24 Feb 2013 - Battery Point heritage stroll

Something a bit different for our end of February walk this time!  I was alerted to a likely gem of a concert on the Sunday afternoon, in St George's Church in Battery Point.  So it was eventually decided that we would take a leisurely walk around Battery Point, enjoying the history, and ending at the church before 3pm in time for the concert.  And the best part of the plan was to start with lunch at The Jam Jar Lounge on Hampden Rd.  

Eight of us met for lunch - Catherine, Peter (it was his birthday!), Austin, Sophie, Kat, Philip, Angie, and me.  Four of us had enjoyed making extra endorphins by riding our bikes to Battery PointThe food at the Jam Jar was good, and the coffee.  The music was rather too loud, but upon enquiring, Sophie was advised that the music is either OFF or ON there (!?). 

We set off into the hot afternoon sun for our heritage tour.  I had an old Historic Village map, produced many years ago by the Battery Point community association.  Sophie had some notes, and both Angie and Philip had useful info in their memories.  With some pointing, questioning, checking the notes and debating, we made our way around.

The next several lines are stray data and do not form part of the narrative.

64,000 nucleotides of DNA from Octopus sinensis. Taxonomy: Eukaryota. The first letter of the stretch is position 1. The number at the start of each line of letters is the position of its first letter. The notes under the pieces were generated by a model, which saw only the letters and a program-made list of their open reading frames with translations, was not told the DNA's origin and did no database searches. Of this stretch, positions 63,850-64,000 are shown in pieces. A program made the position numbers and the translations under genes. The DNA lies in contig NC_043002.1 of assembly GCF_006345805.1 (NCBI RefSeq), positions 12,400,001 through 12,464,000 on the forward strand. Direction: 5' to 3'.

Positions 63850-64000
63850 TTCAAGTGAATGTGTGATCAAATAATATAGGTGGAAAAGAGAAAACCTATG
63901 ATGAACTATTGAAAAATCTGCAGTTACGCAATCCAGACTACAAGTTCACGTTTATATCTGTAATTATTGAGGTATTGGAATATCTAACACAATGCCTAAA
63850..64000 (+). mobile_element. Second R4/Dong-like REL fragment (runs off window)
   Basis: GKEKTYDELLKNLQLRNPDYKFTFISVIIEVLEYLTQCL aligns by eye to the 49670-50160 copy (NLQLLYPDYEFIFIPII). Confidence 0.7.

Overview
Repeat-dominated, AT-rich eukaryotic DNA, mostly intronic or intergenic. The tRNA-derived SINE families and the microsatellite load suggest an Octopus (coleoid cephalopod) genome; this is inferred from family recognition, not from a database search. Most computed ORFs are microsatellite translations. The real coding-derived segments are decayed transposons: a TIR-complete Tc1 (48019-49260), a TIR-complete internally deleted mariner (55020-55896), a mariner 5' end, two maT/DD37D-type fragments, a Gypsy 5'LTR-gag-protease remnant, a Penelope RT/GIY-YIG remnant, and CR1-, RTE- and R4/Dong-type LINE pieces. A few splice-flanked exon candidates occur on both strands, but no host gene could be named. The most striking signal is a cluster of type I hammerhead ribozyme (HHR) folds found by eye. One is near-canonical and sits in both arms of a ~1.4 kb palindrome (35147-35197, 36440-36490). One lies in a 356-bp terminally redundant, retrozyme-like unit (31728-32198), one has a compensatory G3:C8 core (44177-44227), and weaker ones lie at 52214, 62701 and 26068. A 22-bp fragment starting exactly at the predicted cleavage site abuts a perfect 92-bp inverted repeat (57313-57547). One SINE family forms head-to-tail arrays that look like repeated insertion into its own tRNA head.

We learnt new things about handmade bricks and early sash windows, and I think we all saw houses and  sights we had never noticed before.  Some notable stops were:  Kelly's Steps, Hillcrest, Arthur's Circus, Rosebank, Secheron House, industrial docks at A J White Park, Watson's Cottages, the old boatyard and dry dock.
By the time we got to the vicinity of Cromwell St, the heat was getting to us - it was over 30 degrees, over the maximum predicted temperature for the day, and none of us had thought to bring water. Catherine and Peter retreated to the Shipwrights Arms.

At the upper end of Cromwell St, we reached St George's Church.  Sophie and Austin headed off (to Jackman McRoss, for more refreshments!).  The rest of us entered the church to take a rest in the (relatively) cool and calming environment there.  

Robert and Summa joined us for the lovely little concert by Nuove Musiche Ensemble.  This is a Hobart-based trio including soprano, lute, baroque guitar and viola da gamba.  The musical combination was lovely and quite suited the performance space.  Over nine short pieces were performed in about 45 minutes, the music dating from the mid 16th century to the mid 17th century.

Sufficiently cooled, relaxed and educated, we left the church, picked up another friend Austra, and walked a couple of blocks to Kat and Philip's flat for a champers to complete the outing.  It was a lovely social and cultural walking afternoon.

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